2015-01-23 / Community

No new ads for Waterhouse Center

By Duke Harrington
Staff Writer

KENNEBUNK — The Kennebunk Board of Selectmen has decided to hold off on any new advertising campaigns designed to defray operating costs of the recently opened Waterhouse Center.

The open-air pavilion on Main Street, which is used as a public skating rink during the winter months, was made possible by a $1.5 million endowment created by Geraldine Waterhouse to foster youth activities. Additionally, the town raised more than $630,000 from fundraising drives and direct donations to fund construction of the site.

Waterhouse’s gift pays for operating costs during the skating season, but Town Manager Barry Tibbetts has ballparked that it might cost as much as $9,000 per year to cover sewer, water and electricity during the rest of the year. Selectmen also hope to repay $130,000 taken from a downtown tax increment financing (TIF) district fund to help pay for the center.

To help cover those expenses — given that the goal is to run the complex at no cost to taxpayers — selectmen had considered a bevy of advertising schemes, including the use of so-called “go-go lights” to flash sponsor logos on the ice (or the concrete, during the summer), putting ads on the streaming video coverage of the rink, selling banners to hang from the rafters, and even charging $30 for Zamboni rides.

A three-person subcommittee, made up of Selectmen Chuff, Searles and Chairman Kevin Donovan, met Dec. 15 to debate advertising rules, returning a verdict at the Jan. 13 against additional advertising for the center’s inaugural season.

“In other words, we are not going to do the go-go lights and we are not going to do anything else. We are going to keep things as elegantly simplistic as possible,” said Tibbetts.

Currently, Kennebunk Savings has contributed $75,000 to have the company’s logo embossed in the ice at the center line for three years. Duffy’s Tavern and Northeast Coating Technologies have also paid $50,000 each to have their logos put in the ice and on the Zambonis.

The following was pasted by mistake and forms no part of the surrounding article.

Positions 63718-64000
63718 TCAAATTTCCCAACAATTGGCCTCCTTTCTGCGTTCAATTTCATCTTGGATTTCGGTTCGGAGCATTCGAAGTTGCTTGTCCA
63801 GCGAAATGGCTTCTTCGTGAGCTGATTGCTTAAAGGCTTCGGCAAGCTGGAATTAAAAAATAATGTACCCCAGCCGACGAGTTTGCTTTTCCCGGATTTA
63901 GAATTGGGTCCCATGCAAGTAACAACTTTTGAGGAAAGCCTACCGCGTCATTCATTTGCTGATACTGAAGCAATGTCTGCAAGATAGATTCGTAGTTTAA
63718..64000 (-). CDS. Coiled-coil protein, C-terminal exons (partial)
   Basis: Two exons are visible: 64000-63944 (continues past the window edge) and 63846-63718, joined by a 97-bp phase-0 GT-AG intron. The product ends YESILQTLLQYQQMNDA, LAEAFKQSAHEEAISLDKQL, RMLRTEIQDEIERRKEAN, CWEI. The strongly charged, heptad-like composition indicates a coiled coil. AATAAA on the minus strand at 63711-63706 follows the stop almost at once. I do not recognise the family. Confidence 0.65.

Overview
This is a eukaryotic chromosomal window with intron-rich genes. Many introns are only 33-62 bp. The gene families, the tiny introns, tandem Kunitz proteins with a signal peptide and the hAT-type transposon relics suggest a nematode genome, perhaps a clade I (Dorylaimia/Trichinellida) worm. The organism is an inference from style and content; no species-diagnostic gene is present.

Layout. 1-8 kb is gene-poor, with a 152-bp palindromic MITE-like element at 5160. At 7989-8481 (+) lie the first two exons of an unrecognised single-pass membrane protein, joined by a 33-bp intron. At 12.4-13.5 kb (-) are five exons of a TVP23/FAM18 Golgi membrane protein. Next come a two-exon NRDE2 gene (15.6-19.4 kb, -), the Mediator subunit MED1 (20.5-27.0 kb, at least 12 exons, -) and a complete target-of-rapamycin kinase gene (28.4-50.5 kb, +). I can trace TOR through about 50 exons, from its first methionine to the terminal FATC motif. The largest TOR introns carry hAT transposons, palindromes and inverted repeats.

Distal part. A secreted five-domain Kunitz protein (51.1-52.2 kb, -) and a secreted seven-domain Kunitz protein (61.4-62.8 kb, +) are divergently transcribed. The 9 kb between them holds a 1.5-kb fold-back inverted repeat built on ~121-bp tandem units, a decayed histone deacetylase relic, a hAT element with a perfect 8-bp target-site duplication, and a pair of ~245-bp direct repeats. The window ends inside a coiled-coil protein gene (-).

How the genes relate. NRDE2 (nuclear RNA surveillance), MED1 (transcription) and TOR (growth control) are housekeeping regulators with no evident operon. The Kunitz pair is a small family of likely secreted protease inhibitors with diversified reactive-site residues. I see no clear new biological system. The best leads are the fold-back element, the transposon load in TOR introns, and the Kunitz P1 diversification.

Selectmen decided against the suggested $30 fee for zamboni rides. However, when establishing safety rules and a waiver form at the Jan. 13 meeting for zamboni passengers, the board agreed to charge “no more than $12” for hats which read, “I rode the Zamboni.”

The $12 fee will go toward covering the costs of the hats, because, in the words of board Chairman Kevin Donovan, “They’ve already been purchased.”

In other Waterhouse-related news at the Jan. 13 meeting, the board awarded two of four available vendor permits at the center to the only two applicants — Aubrey’s End Foundation and Teresa Andreoli, who does business as the Arundel Ice Cream Shop.

“Is the ice cream lady planning on selling ice cream in January?” asked Selectman Albert Searles.

“We talked about that,” Tibbetts said. “There is an ice cream that has a hot mixture to it, that’s kind of spicy, like if you were to think in terms of a hot pepper or something. There is ice cream like that. So, she’s debating whether she’ll do that or not.”

Aubrey’s End will reportedly stick to coffee, hot chocolate and snacks, said Tibbetts.

Tibbetts said he does not believe the $800 fee for the yearlong mobile vendor license — not including a nonrefundable $50 application fee and a $150 required victualer’s license — factored into the failure to draw applicants for all four available spots. For one thing, he noted, selectmen have previously voted to allow the fee to be paid over time, rather than in one lump sum, up front.

Finally, selectmen reported strong sales in the “buy-abrick” program, in which the town will sell engraved paving stones at rates from $100 to $1,000, to be installed this spring.

At the Dec. 9 selectmen’s meeting, the board tittered at Tibbetts’ explanation of buy-a-brick potential until be relented with an almost sheepish, “OK, I’ll stop pushing that.”

That, coupled with strong comments from selectmen against over-commercializing the Waterhouse property, led to a report in the Jan. 9 Post that selectmen were not hip to the bricks.

“I don’t where in the world he [the reporter] got that idea,” said Searles, at the Jan. 13 meeting.

Any laughter, he intimated, had more to do with Tibbetts’ hard sell of the program, including references to “all the fun things you can do with a brick,” and not a lack of support from selectmen.

“I bought one myself,” Donovan said, “so that’s not wishywashy in my house.”

In fact, Tibbetts said nearly $40,000 worth of bricks have been sold so far. Cluff said a renewed push for brick sales could be undertaken in the spring, to be followed by a decision on whether to use those proceeds for ongoing operating expenses, or to repay the TIF.

Selectmen said they will wait until after the snow flies next year, when they can judge exactly how much it cost to run the Waterhouse Center during the warmer months of the year, before deciding on whether to pursue additional advertising, or other revenue streams for the site.

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